You know that friend nobody likes? The one that keeps showing up because no one’s told him to buzz off? That’s what water levels are to videogames. Upon arrival, they kill the mood and alienate anyone who was on the fence about staying or leaving. In short, they tend to ruin the entire flow of a game that’s otherwise just fine, and very few titles have been able to do liquid environments right.
Above: The best water level of all time (it’s true, we looked it up)
This sure as hell isn’t news. “Water levels suck” is right up there with “hey did you know most games based on movies suck?” - but somehow we’ve never given our two cents on the matter. So, here’s our take on the most offensive examples, and along the way we’ll discover (together!) exactly why they suck so very much.
Teenage Mutant Ninja Turtles
The regular game: So-so platformer with four playable characters. Jumping was loose, enemies were kinda cheap and it was hard as balls, but as young ‘uns we forgave all this because it was OMGTMNT.
The water level: A downright rude attempt at utilizing the turtles’ natural reptilian abilities. As water-faring creatures, you’d think they’d be able to navigate tunnels with ease, but of course the controls are sluggish and unresponsive, leading to tons of unnecessary damage from electrical beams, rotating death poles and stinging algae that line every possible surface. Excessive obstacles in an area that handles like shit? Sounds awesome.
Above: Oh, and YOU’RE TIMED
The regular game: A gorgeously animated side-scroller with unconventional level design. Eventually spawned sequels, an animated series and a toy line.
The water level: Drops Jim into a slow, obnoxiously clumsy dome that you have to carefully guide through treacherous, pointy caverns. The dome’s made of glass, so even the tiniest bumps chip away at it until the bulb collapses, killing Jim and forcing you to do it again. Oh, good.
Above: And you’re timed again!
Star Fox 64
The regular game: Classic interplanetary shooter that still stands as the franchise’s strongest entry. Most of the levels take place in space or on the surface of an alien world, allowing your ship’s agility to shine through with evasive maneuvers and combo-stringing abilities.
The water level: The Arwing sits back while you hop in the Blue Marine, a sub built without any lights to cut through the deep ocean. The result is a murky, sloppy and predictably difficult level in a game otherwise known for free-flying fun. Nintendo returned to this area in 2006’s Star Fox Command and left the Blue Marine docked at home – maybe to install proper equipment for its possible Wii debut?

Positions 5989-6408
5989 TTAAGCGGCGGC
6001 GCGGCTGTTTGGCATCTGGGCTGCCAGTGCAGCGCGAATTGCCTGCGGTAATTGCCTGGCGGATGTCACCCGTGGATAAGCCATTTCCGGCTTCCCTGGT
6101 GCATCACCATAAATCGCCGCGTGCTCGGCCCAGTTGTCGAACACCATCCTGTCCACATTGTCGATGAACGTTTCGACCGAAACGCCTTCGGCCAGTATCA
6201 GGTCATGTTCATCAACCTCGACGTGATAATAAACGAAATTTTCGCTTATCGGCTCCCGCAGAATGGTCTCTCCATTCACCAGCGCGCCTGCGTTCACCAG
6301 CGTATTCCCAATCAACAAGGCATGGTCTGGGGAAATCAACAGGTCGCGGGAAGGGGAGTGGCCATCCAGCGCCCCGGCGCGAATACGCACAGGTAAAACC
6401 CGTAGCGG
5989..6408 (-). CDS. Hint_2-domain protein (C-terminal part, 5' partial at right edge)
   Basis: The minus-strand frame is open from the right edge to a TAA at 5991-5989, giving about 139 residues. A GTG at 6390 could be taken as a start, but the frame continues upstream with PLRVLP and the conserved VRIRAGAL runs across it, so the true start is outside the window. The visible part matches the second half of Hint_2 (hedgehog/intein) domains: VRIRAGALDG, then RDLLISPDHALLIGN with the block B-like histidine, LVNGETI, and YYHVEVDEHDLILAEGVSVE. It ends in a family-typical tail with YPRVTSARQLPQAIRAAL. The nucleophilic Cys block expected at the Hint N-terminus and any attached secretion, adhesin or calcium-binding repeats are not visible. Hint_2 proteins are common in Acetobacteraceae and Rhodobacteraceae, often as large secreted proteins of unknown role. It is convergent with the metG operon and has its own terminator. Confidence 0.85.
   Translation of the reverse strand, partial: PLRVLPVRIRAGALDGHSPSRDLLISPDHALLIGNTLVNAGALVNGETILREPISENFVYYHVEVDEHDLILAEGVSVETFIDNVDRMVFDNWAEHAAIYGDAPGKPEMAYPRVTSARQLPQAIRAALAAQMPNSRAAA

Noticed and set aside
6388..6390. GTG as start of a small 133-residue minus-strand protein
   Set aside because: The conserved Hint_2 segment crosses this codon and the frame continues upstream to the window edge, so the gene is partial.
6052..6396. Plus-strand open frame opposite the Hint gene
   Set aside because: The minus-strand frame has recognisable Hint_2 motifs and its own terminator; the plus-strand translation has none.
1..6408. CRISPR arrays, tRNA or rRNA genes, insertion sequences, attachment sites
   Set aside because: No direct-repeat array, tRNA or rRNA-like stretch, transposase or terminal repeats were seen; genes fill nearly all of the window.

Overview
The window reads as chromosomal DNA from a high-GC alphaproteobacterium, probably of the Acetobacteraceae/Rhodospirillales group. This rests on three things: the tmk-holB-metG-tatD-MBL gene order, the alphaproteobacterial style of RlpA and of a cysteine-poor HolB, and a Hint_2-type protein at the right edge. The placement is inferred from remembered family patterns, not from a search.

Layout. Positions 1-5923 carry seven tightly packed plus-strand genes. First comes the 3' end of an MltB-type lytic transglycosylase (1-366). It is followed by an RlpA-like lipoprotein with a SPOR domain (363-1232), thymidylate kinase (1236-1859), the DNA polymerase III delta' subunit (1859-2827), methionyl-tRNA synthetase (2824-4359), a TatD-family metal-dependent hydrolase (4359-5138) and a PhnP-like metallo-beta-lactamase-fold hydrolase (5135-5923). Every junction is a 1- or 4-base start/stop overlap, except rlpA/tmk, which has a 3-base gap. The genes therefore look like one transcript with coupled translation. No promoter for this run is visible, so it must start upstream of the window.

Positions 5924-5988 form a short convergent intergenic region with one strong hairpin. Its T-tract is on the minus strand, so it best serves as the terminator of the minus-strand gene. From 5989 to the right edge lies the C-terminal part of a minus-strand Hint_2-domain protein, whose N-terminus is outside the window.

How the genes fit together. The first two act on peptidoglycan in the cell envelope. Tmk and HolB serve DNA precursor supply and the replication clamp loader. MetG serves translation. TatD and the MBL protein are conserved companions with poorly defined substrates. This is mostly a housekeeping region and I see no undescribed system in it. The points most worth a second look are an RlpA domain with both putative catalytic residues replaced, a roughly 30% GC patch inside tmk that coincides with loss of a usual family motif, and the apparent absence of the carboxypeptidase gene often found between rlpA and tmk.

Above: “Shoot a torpedo to help you see.” How about… lights?
Skies of Arcadia
The regular game: Beloved RPG with a charming cast, memorable world and colorful graphics. If we were to dip into the cliché well and call something a “romp,” this would be it.
The water level: Much like TMNT and EWJ in that it’s another gloomy submerged maze that controls like butt. You plod around with stumbled hops like you’re on the goddamn surface of the moon, and can only exit by walking up obscured ramps, all while exploring mundane, visually indistinct rooms.
Above: My, that looks entertaining
Further issue – Skies suffers from an alarmingly overactive encounter rate, which makes meandering through this underwater cave doubly horrendous. We almost viewed the dive suit as a chance to play without having to worry about constant random battles, but uh, we’ll take repetitive sword fighting over walking slowly in utter confusion.
Ocarina of Time
The regular game: Groundbreaking sequel that expanded what a videogame adventure could be. Just point Link to the horizon and you’re guaranteed a memorable journey.
The water level: The go-to “shit water level” that’s become the standard all others are judged against. To mimic water, the controls are muddled and every action slowed to a crawl, which we can all agree is the biggest gameplay pain in the ass known to man. It’s also dark and hard to differentiate one area from the next, though the biggest hurdles are from the actual structure of the dungeon itself.
You can’t swim up or down at all. You equip iron boots to sink and trudge along the bottom, then unequip the boots to rise back up to the surface. This requires you to pause, go to the equip screen, select the boots, back out and then slowly…. slowly sink to the desired location.
Above: The menu isn’t always this slow (boo emulators) but it’s still awful
Awkward controls and same-y, labyrinthine rooms are enough to severely irritate anyone, but Ocarina still has the balls to make the actual puzzle-solving aspect of this temple revolve around raising and lowering the pools of water. Each time you change the level, different parts of the temple become accessible (or inaccessible), requiring a whole lot of trial and error exploration. When combined with the aforementioned shit controls and tortoise-like pace, this becomes a miserable piece of gaming history we hope to never play again.
Next page - Kingdom Hearts, Uncharted and a soggy Spider-Man
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